The Justice Department has shifted its policy regarding even large-scale growers of marijuana operating legally under state law. Marijuana, whether for medicinal or recreational use, is banned as a Schedule 1 drug under federal law, along with cocaine and other dangerous drugs. The federal government has had an inconsistent record in dealing with marijuana in states that have legalized it. As recently as the past year, the federal government forced the shutdown of a large collective in Oakland that was operating legally under California law. Last November, two states (Colorado and Washington) legalized marijuana for recreational use by adults. Now, the federal government says it will not interfere with the tightly regulated schemes in those two states.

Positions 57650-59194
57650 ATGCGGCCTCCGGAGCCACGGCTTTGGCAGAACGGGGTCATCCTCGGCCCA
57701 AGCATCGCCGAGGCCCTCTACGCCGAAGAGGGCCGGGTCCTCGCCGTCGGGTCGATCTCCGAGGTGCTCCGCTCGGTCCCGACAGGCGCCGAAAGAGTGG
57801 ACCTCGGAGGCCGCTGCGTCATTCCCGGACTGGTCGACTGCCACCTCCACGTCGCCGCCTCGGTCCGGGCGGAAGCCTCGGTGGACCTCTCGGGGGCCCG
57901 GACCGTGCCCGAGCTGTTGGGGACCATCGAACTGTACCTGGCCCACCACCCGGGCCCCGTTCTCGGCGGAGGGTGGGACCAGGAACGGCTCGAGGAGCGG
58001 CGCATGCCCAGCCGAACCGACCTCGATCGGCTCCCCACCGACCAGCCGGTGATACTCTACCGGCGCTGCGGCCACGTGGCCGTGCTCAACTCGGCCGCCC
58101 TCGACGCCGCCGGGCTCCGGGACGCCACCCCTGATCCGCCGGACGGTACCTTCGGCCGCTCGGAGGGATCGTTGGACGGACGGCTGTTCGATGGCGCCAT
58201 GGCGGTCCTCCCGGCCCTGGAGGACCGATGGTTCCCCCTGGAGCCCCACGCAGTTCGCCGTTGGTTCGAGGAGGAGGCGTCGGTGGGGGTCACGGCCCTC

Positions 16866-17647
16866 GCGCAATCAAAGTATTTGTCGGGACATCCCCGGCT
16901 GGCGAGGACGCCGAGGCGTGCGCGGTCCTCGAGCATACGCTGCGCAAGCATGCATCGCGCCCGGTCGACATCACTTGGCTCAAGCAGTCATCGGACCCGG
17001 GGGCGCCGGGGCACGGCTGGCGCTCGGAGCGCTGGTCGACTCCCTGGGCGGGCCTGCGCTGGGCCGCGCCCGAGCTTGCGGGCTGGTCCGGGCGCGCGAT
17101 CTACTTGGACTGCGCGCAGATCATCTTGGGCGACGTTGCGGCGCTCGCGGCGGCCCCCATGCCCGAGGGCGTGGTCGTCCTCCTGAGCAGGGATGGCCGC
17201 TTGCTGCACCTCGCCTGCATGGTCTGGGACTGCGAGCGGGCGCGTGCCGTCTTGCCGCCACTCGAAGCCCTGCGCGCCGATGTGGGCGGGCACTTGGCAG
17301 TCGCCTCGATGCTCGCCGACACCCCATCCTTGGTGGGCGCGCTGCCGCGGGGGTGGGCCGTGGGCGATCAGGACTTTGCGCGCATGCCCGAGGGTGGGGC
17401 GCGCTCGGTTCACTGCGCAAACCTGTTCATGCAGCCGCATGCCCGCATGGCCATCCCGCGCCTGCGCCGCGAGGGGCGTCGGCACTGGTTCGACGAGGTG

But what about California? The federal government’s decision does not make it clear whether they will continue or abandon enforcement in the State of California. This is because unlike Colorado and Washington, California’s laws regulating medical marijuana leave many regulatory issues up in the air. As a result, it is not clear (yet) whether this announcement is intended to include or exclude California. Recent efforts by the California legislature to enact regulatory guidelines failed to pass and there is nothing on the horizon. This announcement by the feds may spur California into finally taking some action in order to ensure that California dispensaries are left alone by the federal government.